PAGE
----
Fighting a killer, one bed net at a time

We talk to Dr Gregory Noland, malaria control programme epidemiologist at The Carter Center, on the threat to recent gains against malaria

Friday 25th April marked World Malaria Day, when healthcare and non-profit organisations from across the world came together to highlight the threat of a deadly disease to which half of the world’s population is at risk. Dr Gregory Noland, malaria control programme epidemiologist at The Carter Center, a US-based nonprofit organisation that is leading efforts against six diseases including malaria, explains the threat to recent gains against the disease.

What progress has been made so far against malaria?  

The UN’s World Health Organisation estimates that 3.3 million lives have been saved since 2000 as a result of the scale-up of malaria prevention measures. One of the key pillars of the global malaria strategy is distribution of insecticide-treated nets. The Carter Center has helped to distribute more than 15 million nets in Ethiopia and Nigeria, contributing to the overall increase in net coverage in malaria-endemic areas from 3 per cent in 2000 to 53 per cent by 2011.

How many people still need help?

There are still around 200 million cases of malaria, and 627,000 deaths from the disease, each year. Malaria is a disease of poverty that has a particular impact on communities with limited resources. Cost of treatment, care and prevention for malaria can consume substantial amounts of household income along with indirect costs such as lost wages, school absenteeism and time spent caring for sick individuals. Approximately 80 per cent of cases, and 90 per cent of malaria deaths, occur in Africa where malaria remains one of the top three killers of children. For a disease that is entirely preventable and treatable, these figures are inexcusable.

What are the challenges to reaching those vulnerable to malaria? 

The funding gap for malaria is $3bn a year. Based on recent successes, many countries are now embarking upon malaria elimination strategies. Yet history has shown that failure to completely eliminate the disease due to programmatic or donor fatigue can lead to a rapid and costly resurgence of malaria. Barriers for malaria are similar to other diseases afflicting the world’s poorest. Chief among those is improving access to medical care in areas with limited physical infrastructure. Many of the places The Carter Center works, for example, exist ‘at the end of the road and 50 miles further’, sometimes where no radio signals exist and where there are significant logistical challenges to delivering treatment and prevention measures.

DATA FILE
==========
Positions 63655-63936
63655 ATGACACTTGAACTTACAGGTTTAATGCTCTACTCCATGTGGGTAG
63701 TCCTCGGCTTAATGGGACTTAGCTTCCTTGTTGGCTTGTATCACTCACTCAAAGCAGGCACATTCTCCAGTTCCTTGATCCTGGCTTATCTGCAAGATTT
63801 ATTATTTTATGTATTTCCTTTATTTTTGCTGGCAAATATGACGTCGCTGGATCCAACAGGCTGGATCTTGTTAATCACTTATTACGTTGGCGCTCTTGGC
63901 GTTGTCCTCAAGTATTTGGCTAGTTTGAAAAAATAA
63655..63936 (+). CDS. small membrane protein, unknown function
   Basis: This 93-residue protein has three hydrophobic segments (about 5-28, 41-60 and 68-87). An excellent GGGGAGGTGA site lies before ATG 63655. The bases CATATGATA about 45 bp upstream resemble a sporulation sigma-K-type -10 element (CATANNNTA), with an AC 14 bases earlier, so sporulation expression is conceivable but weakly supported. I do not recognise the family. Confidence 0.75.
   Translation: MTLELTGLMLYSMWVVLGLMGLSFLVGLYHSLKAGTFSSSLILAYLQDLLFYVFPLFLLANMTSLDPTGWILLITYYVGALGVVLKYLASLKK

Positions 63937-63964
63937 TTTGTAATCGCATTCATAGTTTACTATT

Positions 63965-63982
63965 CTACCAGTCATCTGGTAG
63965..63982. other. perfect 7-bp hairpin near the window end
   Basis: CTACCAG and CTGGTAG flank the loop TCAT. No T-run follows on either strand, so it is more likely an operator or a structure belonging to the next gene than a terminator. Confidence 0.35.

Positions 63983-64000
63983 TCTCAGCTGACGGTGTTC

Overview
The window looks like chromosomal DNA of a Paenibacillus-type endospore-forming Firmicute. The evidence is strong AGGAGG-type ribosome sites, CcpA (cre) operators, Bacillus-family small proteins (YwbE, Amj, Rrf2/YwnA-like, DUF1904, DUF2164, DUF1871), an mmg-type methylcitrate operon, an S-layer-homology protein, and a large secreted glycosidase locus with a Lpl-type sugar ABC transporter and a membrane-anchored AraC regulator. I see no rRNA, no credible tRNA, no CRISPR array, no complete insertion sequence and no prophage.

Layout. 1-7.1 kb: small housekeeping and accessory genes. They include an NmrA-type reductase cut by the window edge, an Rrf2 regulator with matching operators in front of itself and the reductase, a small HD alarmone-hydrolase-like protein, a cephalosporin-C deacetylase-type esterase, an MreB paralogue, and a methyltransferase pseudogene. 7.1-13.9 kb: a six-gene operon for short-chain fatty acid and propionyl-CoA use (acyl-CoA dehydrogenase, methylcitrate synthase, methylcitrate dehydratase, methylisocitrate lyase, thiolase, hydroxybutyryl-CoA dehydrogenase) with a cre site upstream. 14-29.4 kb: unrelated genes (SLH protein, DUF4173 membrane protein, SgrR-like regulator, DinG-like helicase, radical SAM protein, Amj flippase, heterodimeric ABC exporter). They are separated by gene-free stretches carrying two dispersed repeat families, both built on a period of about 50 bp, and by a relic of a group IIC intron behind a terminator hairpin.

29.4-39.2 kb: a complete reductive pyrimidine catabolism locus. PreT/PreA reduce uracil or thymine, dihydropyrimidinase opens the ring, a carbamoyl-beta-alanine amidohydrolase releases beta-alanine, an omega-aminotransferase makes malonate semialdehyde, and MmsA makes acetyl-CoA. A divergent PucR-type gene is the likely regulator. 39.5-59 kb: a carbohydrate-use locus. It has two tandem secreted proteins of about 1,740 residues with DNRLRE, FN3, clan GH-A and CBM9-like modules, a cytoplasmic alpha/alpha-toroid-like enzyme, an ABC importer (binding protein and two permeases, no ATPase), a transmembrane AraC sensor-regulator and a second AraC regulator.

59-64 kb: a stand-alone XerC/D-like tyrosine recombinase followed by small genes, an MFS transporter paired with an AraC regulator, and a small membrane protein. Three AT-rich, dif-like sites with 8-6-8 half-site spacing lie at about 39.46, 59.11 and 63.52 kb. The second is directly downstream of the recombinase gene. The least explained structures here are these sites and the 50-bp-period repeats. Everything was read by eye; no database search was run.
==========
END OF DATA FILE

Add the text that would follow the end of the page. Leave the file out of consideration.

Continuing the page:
What are some of The Carter Center’s initiatives in fighting malaria?

The Carter Center's malaria control programme focuses on interventions at the grassroots level, including bed net distribution, case detection and treatment, operational research and communication, such as teaching people how to properly hang a net. For example, in the northern Amhara region of Ethiopia, The Carter Center has provided nearly 6 million insecticide-treated bed nets since 2006 and more than 275,600 people have been treated for malaria since 2008. The programme also works in Haiti and the Dominican Republic to eliminate malaria and lymphatic filariasis from the countries' shared island, Hispaniola.

How can we accelerate progress against the disease?

eports of parasite resistance to a small number of effective drugs threaten the recent gains against the disease, so there is an urgency to develop additional drug therapies as well as to tackle malaria now. Of course, an effective vaccine would accelerate the fight. But it is important to highlight that at least 25 countries have eliminated malaria during the past 60 years using existing technologies. The Carter Center believes in supporting full scale-up of prevention and control measures now in those countries we support.